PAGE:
Examining Visual Attention to Tobacco Marketing Materials Among Young Adult Smokers: Protocol for a Remote Webcam-Based Eye-Tracking Experiment

Julia Chen-Sankey, Maryam Elhabashy, Stefanie Gratale, Jason Geller, Melissa Mercincavage, Andrew A. Strasser, Cristine D. Delnevo, Michelle Jeong, Olivia A. Wackowski

Research output: Contribution to journalArticlepeer-review

1 Scopus citations


Background: Eye tracking provides an objective way to measure attention, which can advance researchers’ and policy makers’ understanding of tobacco marketing influences. The development of remote webcam-based eye-tracking technology, integrated with web-based crowdsourcing studies, may be a cost-effective and time-efficient alternative to laboratory-based eye-tracking methods. However, research is needed to evaluate the utility of remote eye-tracking methods. Objective: This study aimed to detail the process of designing a remote webcam-based eye-tracking experiment and provide data on associations between participant characteristics and the outcomes of experiment completion. Methods: A total of 2023 young adult (aged 18-34 years) cigarette smokers in the United States were recruited to complete a web-based survey that included a 90-second remote eye-tracking experiment that examined attention to e-cigarette marketing materials. Primary outcome measures assessed the completion of the remote eye-tracking experiment—specifically, experiment initiated versus not initiated, experiment completed versus not completed, and usable versus nonusable eye-tracking data generated. Multivariable logistic regressions examined the associations between outcome measures and participants’ sociodemographic backgrounds, tobacco use history, and electronic devices (mobile vs desktop) used during the experiment. Results: Study recruitment began on April 14, 2022, and ended on May 3, 2022. Of the 2023 survey participants, 1887 (93.28%) initiated the experiment, and 777 (38.41%) completed the experiment. Of the 777 participants who completed the experiment, 381 (49%) generated usable data. Results from the full regression models show that non-Hispanic Black participants (adjusted odds ratio [AOR] 0.64, 95% CI 0.45-0.91) were less likely to complete the eye-tracking experiment than non-Hispanic White participants. In addition, female (vs male) participants (AOR 1.46, 95% CI 1.01-2.11), those currently using (vs not using) e-cigarettes (AOR 2.08, 95% CI 1.13-3.82), and those who used mobile (vs desktop) devices (AOR 5.10, 95% CI 3.05-8.52) were more likely to generate usable eye-tracking data. Conclusions: Young adult participants were willing to try remote eye-tracking technology, and nearly half of those who completed the experiment generated usable eye-tracking data (381/777, 49%). Thus, we believe that the use of remote eye-tracking tools, integrated with crowdsourcing recruitment, can be a useful approach for the tobacco regulatory science research community to collect high-quality, large-scale eye-tracking data in a timely fashion and thereby address research questions related to the ever-evolving tobacco marketing landscape. It would be useful to investigate techniques to enhance completion rates and data usability.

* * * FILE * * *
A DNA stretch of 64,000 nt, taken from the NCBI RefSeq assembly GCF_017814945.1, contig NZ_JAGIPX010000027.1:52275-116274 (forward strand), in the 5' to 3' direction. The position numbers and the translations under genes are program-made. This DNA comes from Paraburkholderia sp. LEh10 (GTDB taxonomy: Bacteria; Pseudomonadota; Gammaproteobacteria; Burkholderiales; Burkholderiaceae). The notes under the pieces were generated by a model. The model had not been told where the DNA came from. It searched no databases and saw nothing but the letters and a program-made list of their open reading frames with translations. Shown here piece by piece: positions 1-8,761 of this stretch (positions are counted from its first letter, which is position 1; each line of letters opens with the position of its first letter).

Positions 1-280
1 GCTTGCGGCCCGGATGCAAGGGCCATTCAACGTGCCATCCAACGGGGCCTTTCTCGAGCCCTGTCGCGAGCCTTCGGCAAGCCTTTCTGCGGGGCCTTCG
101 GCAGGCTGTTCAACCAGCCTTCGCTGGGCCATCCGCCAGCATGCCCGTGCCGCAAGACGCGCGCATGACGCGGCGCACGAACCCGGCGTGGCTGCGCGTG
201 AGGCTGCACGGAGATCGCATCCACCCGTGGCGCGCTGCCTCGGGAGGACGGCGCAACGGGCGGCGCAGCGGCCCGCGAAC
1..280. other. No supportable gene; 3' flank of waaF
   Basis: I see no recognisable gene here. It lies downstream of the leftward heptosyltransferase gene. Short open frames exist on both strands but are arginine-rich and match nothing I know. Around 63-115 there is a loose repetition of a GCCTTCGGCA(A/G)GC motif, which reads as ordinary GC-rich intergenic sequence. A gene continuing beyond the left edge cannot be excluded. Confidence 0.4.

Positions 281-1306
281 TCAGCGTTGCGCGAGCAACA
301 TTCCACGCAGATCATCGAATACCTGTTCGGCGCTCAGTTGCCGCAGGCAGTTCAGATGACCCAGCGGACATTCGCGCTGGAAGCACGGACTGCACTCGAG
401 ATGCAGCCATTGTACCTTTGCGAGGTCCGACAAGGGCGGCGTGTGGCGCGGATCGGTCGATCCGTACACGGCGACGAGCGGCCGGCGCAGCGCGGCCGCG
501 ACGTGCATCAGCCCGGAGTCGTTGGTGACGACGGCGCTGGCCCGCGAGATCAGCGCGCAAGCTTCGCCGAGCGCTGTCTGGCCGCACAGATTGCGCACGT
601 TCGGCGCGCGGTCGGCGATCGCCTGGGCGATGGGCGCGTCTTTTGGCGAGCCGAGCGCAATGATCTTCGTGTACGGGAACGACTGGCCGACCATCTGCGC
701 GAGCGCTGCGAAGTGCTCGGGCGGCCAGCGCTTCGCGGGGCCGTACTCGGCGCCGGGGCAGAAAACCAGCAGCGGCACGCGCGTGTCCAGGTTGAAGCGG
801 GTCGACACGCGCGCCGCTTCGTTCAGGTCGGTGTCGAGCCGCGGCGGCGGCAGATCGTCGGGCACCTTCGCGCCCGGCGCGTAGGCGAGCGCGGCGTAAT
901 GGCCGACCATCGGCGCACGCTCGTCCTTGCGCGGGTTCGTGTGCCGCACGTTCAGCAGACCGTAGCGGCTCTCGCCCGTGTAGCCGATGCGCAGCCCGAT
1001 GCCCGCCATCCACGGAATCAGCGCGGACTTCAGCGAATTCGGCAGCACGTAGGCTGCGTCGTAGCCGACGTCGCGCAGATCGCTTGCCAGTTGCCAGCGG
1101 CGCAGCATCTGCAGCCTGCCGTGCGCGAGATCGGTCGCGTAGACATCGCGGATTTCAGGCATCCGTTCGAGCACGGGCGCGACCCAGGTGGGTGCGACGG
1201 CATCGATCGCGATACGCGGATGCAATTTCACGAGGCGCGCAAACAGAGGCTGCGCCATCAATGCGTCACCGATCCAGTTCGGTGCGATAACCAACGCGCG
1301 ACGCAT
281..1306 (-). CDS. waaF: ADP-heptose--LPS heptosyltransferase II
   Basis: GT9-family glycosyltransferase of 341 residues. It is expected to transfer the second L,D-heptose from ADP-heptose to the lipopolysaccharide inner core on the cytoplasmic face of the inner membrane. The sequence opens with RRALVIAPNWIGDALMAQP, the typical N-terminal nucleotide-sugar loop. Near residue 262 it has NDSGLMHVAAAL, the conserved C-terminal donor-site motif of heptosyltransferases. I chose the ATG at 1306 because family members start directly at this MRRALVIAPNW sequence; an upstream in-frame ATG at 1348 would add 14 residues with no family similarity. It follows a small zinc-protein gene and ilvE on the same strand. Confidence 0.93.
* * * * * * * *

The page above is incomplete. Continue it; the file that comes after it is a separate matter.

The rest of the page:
Original languageEnglish (US)
Article numbere43512
JournalJMIR Research Protocols
StatePublished - 2023

All Science Journal Classification (ASJC) codes

  • General Medicine


  • e-cigarette marketing
  • eye tracking
  • mobile phone
  • remote eye tracking
  • young adults


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